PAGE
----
Obi Nwosu is the CEO and co-founder of Coinfloor, the UK's longest-running Bitcoin exchange. He has over 20 years’ experience building online marketplaces and bringing virtual currencies to tens of millions of people. Obi writes The Road to Bitcoin Hegemony, a weekly recap of some of the most impactful developments in Bitcoin.

Welcome to The Road to Bitcoin Hegemony, a weekly analysis of the most important developments in Bitcoin and why they matter in Bitcoin's journey towards monetary dominance.

Microstrategy’s Bitcoin Strategy Means More Adoption   

We often talk about Bitcoin as if all the hard work has been done already. And from a technical point of view, that’s mostly true. When it comes to maturity, resilience, stability, and community support, no other cryptocurrency comes close. But there is one big issue that still looms over our industry: adoption.

Sometimes it seems like we’re on a mission to convince each individual consumer about the benefits of Bitcoin - things like the ability to be your own bank and hedge against disasters in the traditional financial system. As an industry, we’ve had some notable successes in this regard: just look at the number of over-55s (the most financially-savvy of all the generations) who now hold bitcoin. But we still have a long way to go before Bitcoin achieves universal acceptance as a sound investment.

This is why the recent Microstrategy announcement that it is investing $250 million USD in Bitcoin is so significant. 

Let me explain. The most important thing about Microstrategy’s announcement is that this is a company with no prior skin in the crypto game. They are not evangelists; nor are they investing because they believe Bitcoin will bring about a better world. Microstrategy’s own statement said it all: for them, Bitcoin provides a decent hedge against inflation and the prospect of earning a higher return than other investments. Their move into Bitcoin is motivated purely by sound financial planning. And being the world's largest independent publicly-traded business intelligence company, it’s obvious that they reached this decision after doing their due diligence.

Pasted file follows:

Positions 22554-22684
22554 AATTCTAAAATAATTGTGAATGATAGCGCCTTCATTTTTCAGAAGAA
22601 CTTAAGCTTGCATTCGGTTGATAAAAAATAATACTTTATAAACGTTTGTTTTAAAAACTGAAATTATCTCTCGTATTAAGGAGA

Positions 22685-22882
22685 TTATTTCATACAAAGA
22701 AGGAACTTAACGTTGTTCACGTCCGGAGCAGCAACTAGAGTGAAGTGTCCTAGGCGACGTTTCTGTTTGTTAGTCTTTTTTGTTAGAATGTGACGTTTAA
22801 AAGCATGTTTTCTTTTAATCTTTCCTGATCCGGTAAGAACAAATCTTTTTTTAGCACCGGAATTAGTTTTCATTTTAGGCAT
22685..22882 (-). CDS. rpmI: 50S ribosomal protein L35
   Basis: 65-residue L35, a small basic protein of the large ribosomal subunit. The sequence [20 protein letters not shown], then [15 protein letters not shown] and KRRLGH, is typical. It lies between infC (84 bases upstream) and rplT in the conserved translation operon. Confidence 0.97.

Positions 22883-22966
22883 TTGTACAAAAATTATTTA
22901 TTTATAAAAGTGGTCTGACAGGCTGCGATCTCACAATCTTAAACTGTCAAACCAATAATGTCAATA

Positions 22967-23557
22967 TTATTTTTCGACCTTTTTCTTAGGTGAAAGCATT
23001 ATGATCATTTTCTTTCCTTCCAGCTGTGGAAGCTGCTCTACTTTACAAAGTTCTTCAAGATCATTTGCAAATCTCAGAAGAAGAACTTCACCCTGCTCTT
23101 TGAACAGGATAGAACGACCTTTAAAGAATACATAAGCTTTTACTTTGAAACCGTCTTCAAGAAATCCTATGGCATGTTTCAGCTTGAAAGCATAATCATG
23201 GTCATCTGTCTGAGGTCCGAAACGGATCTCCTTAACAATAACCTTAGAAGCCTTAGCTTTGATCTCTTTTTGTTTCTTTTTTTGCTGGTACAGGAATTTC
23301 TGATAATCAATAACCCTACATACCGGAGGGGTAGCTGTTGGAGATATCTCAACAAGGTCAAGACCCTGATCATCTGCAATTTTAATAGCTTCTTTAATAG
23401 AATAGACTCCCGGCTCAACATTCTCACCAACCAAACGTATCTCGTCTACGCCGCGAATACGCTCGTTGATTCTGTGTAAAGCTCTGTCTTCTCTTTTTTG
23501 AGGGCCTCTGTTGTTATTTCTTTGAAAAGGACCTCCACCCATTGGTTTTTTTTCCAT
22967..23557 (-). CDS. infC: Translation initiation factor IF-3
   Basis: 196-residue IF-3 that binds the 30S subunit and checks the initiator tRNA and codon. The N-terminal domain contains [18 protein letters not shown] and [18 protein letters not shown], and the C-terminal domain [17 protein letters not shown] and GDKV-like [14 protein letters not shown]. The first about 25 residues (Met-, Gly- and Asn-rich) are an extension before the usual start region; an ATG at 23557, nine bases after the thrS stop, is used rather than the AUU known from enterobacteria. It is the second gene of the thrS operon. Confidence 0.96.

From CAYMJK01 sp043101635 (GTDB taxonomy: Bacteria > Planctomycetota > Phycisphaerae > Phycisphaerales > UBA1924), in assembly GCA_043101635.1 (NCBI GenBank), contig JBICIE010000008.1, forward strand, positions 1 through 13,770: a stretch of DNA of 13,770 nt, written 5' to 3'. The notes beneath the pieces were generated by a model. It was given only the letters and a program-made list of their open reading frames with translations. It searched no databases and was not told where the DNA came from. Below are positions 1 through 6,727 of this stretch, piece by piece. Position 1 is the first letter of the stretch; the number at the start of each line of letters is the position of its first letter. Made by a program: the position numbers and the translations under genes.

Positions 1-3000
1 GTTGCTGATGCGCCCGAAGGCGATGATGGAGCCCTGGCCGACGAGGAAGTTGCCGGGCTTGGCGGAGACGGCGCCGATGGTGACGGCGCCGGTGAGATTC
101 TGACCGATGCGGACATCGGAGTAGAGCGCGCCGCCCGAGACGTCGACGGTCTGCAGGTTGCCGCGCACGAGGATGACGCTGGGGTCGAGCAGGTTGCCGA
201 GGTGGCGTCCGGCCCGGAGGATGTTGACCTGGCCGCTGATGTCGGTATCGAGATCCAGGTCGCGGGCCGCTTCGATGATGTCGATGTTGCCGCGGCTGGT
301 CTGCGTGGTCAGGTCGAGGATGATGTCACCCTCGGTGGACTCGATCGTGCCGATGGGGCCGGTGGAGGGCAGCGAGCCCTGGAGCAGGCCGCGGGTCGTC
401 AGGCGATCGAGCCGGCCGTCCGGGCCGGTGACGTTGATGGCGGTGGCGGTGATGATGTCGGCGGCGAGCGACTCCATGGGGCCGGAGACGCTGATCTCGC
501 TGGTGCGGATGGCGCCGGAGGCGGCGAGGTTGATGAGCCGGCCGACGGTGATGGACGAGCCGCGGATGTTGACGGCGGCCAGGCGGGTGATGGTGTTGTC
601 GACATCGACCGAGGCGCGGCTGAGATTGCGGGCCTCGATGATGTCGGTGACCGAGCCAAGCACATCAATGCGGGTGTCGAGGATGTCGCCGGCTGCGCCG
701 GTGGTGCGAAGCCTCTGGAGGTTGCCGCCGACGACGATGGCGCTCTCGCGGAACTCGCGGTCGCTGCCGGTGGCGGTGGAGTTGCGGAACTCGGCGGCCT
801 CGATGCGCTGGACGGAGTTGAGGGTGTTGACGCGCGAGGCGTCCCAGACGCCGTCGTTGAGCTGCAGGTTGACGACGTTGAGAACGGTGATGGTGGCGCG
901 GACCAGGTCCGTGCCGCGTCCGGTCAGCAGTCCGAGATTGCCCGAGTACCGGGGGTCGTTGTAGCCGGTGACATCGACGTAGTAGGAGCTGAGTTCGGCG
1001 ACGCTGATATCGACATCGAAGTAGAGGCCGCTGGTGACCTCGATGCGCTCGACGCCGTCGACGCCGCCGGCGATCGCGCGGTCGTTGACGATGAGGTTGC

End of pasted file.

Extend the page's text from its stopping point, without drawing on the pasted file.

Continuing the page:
Microstrategy must have known that their decision would make waves, being the first billion dollar company to tie its valuation to Bitcoin. But it shouldn’t be a big surprise. At Coinfloor, we are also seeing well-known brands, including those with no background in crypto, finance, or even tech, starting to make inquiries about making significant Bitcoin transactions. 

But how does this affect adoption? Well, as Nick Chong points out in his recent article, Microstrategy’s investment means that its major investors, among them BlackRock and Vanguard, as well as their millions of customers, have all indirectly gained significant exposure to Bitcoin. 

As the Bitcoin market expands beyond its core demographic of technology, crypto, and financial insiders — a trend that is set to increase dramatically over the coming months - we can see the beginning of a new route to its normalization and widespread adoption. 

Our industry still needs to focus on evangelizing for Bitcoin and demonstrating the unique benefits that the currency can bring to ordinary users. But when major corporates adopt Bitcoin, it represents a powerful endorsement for the uninitiated and, consequently, acts as a huge ‘force multiplier’ for further adoption. I predict that we will see more companies like Microstrategy making the decision to make significant investments in Bitcoin over the coming years. This will be an essential part of Bitcoin’s ascent to global hegemony.